On Monday, March 21, SkillShare member Michael Gest and his co-conspirators in better living through bio-hacking Tad Hanna and Leslie McLaughlin presented a most informative and, um, illuminating talk called “How Light and Sleep Affect Your Health.” To start things off, we each turned to a neighbor and asked those questions. The result? About two-thirds of us weren’t thrilled with our sleep, or lack thereof. I mean, who wouldn’t love to dream longer and wake up totally refreshed every day? But were you aware that not doing so could be debilitating and that our relationship with light is a huge factor in our quality of sleep, and thus in our quality of life? Well, inadequate sleep has been proven to affect cognitive function and contribute to disease, and if that isn’t enough inspiration to start get more zzzz’s, sleep deprivation also speeds up the aging process—now you’re awake, right?

Light gives the body information about the outside environment so it can adjust its physiological processes accordingly. If the body gets the message that it’s daylight, it stops releasing melatonin, our sleepy-time hormone, and keeps pumping out cortisol, our rise-and-shine hormone. Light comes in many wavelengths: the shorter the wavelength, the more energy it contains, and the more sensitive we are to it. Incandescent bulbs (think Thomas Edison), omnipresent until about the 1980s, are similar in spectrum to candles, emitting mostly low-energy, long-wavelength red light, which doesn’t upset our delicate circadian rhythms. But then fluorescent bulbs, which put out more high-energy, shorter-wavelength, green and blue end of the spectrum, became popular. And in the past decade LEDs, which put out even more “blue” energy, have become rampant. Got iPhone? Got computer? Got TV? Then you are getting zapped, up close and personal, with those blue rays. Because our retinas are way more reactive to blue wavelengths, they have a greater affect on our inner clocks. Wonder why you can’t go to sleep after watching a movie on your computer or reading a book on your Kindle? You’ve got the blues, baby. Blue light suppresses melatonin more powerfully than longer wavelengths.

But help is available. At LowBlueLights.com (“products for naturally maximizing melatonin—a powerful antioxidant”), you’ll find blue-light-blocking screens for your devices, as well as red and amber bulbs to replace your “white” lights, which have a significant blue component, and all kinds of other fun sleep-supporting products and info. You can wear amber glasses (this link is for cheapo ones), which make blue light invisible, when staring at a screen. If you’re a Mac person, you can download f.lux software, which adjusts the color of your computer’s display to real time—warm at night and like sunlight during the day—so your body doesn’t get confused.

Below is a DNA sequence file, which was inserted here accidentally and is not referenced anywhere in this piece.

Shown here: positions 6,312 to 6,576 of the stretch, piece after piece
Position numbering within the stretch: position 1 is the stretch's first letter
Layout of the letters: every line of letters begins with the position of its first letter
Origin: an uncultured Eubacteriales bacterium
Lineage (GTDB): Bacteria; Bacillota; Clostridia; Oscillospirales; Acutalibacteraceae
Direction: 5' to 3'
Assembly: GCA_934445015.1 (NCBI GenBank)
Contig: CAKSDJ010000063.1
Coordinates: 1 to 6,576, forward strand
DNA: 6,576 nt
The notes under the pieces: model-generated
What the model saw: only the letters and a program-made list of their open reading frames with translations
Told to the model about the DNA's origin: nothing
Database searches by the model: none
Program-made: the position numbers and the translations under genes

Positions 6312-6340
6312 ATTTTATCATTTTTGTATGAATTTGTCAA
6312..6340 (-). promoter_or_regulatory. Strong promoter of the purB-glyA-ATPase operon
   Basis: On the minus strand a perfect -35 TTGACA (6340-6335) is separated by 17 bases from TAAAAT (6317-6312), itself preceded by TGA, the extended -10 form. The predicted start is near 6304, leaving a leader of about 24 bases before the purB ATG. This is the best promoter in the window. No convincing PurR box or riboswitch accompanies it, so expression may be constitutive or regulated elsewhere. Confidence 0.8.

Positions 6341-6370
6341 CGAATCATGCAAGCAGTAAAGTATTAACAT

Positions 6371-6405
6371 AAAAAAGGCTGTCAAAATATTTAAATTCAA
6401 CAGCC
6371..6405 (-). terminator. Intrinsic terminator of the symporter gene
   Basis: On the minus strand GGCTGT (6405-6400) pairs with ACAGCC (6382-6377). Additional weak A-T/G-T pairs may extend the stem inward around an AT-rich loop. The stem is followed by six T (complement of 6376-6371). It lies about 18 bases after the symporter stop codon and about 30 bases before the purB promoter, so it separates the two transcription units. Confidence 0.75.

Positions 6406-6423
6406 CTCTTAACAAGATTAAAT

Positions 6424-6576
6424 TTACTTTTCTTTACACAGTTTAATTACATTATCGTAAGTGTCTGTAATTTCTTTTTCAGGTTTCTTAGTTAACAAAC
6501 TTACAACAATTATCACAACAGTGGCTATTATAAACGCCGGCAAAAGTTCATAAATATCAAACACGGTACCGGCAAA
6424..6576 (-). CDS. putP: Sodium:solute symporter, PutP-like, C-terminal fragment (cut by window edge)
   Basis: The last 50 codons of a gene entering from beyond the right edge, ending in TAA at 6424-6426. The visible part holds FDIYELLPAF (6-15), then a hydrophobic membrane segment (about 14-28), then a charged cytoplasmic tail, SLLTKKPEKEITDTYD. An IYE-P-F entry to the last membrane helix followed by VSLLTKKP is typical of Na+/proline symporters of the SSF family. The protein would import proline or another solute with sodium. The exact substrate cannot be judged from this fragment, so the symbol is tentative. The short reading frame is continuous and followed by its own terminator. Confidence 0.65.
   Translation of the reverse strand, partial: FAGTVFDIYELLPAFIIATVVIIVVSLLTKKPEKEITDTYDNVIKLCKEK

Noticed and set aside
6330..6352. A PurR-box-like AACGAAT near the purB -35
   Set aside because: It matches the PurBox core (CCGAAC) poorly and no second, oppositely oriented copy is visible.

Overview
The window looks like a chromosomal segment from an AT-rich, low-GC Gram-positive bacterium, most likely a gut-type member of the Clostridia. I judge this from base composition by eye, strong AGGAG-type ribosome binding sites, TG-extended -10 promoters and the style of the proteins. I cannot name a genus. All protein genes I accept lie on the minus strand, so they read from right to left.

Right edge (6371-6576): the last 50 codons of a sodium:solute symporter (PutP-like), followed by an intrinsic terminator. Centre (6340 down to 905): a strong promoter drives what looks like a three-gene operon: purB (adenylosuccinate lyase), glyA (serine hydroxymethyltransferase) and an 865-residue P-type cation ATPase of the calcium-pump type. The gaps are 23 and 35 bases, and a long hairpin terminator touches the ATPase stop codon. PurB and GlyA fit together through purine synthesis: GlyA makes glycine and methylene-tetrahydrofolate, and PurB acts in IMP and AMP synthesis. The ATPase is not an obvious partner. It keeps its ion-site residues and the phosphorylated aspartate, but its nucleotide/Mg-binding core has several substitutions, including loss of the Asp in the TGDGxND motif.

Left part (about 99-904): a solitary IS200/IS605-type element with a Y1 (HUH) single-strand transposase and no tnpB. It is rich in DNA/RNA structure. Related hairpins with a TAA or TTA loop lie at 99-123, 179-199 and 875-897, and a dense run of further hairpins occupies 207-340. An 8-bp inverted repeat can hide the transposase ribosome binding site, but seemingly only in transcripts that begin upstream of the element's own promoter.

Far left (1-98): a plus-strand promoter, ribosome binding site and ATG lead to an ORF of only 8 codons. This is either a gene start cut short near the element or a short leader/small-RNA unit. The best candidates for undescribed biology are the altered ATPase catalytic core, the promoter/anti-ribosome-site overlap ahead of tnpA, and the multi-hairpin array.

It’s also a good idea to get yourself exposed to some real, unadulterated (no sunglasses, no sunscreen, no long sleeves) sunlight. For one thing, it helps, especially for those bathed in artificial light all day, to sensitize the body to real-world rhythms. For another, 75 percent of Americans are deficient in vitamin D, which has been linked to dementia, prostate cancer, schizophrenia, and heart disease.

And light is one of the key factors in epigenetics, “the study of heritable changes in gene function that do not involve changes in DNA sequence,” according to Merriam-Webster. That’s a nerdy way of saying that while genes are passed down from parents to children, the way they are actually expressed is affected by environmental factors, like what we eat, where we live, our relationships, how much sleep we get, and, yes, light. Translation: You might carry the gene for, say, breast cancer, but you might not actually get breast cancer because positive environmental factors keep it at bay. In fact, only a tiny fraction of chronic illness is purely genetic. So go get some sun, but don’t go crazy. Step outside and watch the sunrise. Put on a tank top and expose your body to some not-high-noon rays. And to cure insomnia, go camping. Yes, a recent CU study found that immersing ourselves in the rhythms of nature for a several-day chunk of time can reset our circadian rhythms.

If you want to dive into this topic, Michael recommends John Ott’s book Health and Light and/or Richard Hobday’s book The Healing Sun. Of course, there’s a Facebook group for everything, so it’s not surprising that you can find information at Quantum Health: Light, Water and Magnetism. And if you abhor FB, Jack Kruse’s website has plenty of info as well.

This is the second fantastic talk produced by Michael that I’ve attended, and I don’t plan to miss the next one. If you want to improve your quality of life by improving the quality of you, you won’t want to miss the next one either!